It was a dreary Sunday afternoon in Vancouver sometime in 1974. I was shooting my 3rd or 4th feature, "The Supreme Kid", playing a character who was in virtually every scene. It was a low budget movie, probably under six figures, and we worked six day weeks in what felt like continuous freezing rain.
Sunday was our one day off and I should have been sleeping. But another Canadian movie had opened that week, a really big and very important one called "The Apprenticeship of Duddy Kravitz".
I'd read the book, one of Mordecai Richler's first novels, in high school and loved it. Who wouldn't. It was the sprawling, brawling and funny story of an underdog Canadian kid trying to make good that deserved every bit of its stellar reputation.
Everybody in the Canadian film business in 1974 knew that "Duddy Kravitz" was an important film.
It had a million dollar budget. It was based on one of the most important novels in Canadian literature at a time CanLit was dead center of the International spotlight. It was going to be our burgeoning film industry's "coming of age" movie. Our chance to show the world what we could really do.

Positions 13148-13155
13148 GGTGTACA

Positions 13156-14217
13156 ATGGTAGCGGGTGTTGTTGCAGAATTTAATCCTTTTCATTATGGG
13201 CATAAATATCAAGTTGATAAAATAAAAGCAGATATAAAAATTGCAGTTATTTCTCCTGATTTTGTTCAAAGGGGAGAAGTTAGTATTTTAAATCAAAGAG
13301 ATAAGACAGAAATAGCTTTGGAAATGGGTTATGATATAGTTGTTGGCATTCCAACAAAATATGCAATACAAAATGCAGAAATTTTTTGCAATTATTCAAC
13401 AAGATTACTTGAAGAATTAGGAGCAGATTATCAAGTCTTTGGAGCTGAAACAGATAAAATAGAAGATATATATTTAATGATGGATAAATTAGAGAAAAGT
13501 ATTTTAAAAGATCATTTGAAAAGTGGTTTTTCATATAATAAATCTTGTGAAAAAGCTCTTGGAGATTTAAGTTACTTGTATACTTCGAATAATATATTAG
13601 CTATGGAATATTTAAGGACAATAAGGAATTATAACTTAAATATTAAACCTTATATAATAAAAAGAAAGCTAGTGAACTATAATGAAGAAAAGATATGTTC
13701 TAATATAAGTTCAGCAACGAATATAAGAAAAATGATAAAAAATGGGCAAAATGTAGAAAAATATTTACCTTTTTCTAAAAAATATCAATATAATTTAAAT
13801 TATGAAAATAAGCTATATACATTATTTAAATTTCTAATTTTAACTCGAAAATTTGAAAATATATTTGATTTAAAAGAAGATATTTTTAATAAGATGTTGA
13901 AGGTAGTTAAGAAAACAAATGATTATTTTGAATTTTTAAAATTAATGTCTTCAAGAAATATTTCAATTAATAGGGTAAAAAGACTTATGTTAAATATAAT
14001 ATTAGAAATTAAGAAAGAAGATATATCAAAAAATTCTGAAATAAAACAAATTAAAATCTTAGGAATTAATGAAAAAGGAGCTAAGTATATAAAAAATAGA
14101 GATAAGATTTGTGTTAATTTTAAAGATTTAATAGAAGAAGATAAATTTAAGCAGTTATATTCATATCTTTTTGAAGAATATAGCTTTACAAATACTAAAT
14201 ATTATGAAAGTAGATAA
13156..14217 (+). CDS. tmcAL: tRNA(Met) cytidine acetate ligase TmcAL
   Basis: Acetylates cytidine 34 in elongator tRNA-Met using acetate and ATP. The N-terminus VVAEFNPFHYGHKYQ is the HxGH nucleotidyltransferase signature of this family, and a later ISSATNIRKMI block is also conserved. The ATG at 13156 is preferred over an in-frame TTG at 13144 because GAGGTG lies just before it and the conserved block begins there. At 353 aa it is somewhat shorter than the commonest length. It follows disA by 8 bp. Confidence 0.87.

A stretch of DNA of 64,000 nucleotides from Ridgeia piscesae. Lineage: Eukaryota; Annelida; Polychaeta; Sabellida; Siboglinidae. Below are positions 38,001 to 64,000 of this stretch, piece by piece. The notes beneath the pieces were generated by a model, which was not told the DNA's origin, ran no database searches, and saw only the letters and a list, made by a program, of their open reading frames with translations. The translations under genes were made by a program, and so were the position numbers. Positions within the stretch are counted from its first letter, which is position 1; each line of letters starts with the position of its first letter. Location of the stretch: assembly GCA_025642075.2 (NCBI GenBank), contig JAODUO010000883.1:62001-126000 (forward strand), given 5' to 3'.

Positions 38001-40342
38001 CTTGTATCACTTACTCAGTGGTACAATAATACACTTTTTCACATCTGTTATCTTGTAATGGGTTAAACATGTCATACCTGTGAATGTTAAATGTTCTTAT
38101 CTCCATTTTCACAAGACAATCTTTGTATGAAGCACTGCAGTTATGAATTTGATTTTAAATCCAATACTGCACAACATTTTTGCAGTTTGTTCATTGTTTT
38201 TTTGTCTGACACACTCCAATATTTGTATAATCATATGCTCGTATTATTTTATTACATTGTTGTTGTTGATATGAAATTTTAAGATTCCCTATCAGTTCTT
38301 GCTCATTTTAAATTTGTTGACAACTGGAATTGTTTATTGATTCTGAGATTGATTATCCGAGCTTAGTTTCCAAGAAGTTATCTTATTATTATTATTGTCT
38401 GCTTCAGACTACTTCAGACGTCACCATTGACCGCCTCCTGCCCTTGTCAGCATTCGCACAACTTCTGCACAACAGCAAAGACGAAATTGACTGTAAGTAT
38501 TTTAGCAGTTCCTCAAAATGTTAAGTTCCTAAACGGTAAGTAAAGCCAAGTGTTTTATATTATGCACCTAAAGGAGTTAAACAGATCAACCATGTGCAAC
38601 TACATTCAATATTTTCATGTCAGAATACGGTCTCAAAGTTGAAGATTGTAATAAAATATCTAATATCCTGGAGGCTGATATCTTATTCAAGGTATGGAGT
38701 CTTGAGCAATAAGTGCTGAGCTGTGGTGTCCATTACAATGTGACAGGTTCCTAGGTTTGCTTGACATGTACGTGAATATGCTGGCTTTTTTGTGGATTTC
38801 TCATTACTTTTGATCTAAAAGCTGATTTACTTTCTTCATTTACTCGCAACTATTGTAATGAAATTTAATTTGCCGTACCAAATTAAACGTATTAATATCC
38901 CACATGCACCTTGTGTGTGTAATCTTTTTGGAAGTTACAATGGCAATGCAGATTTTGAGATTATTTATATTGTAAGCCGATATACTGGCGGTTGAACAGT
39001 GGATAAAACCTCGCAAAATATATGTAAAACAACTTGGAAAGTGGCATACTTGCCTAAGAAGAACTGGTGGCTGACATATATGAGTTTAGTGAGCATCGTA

But because it cost so much and carried such a literary pedigree and heavy cultural import, it absolutely had to succeed. It needed to be not only an artistic triumph but a financial one as well. It needed to be assured of being seen all over the world.
So the producers hired a mostly American cast.
It wasn't a stellar group of actors by 1974 standards, although everyone involved was immensely talented.
Duddy was played by Richard Dreyfuss, fresh from "American Graffiti" but still far from a star. His father "Max" was played by Jack Warden with the remaining major roles assumed by Randy Quaid, Denholm Elliott, Zvee Scooler and Joseph (Dr. No) Wiseman who, while Canadian born, hadn't lived in the country since he was a kid.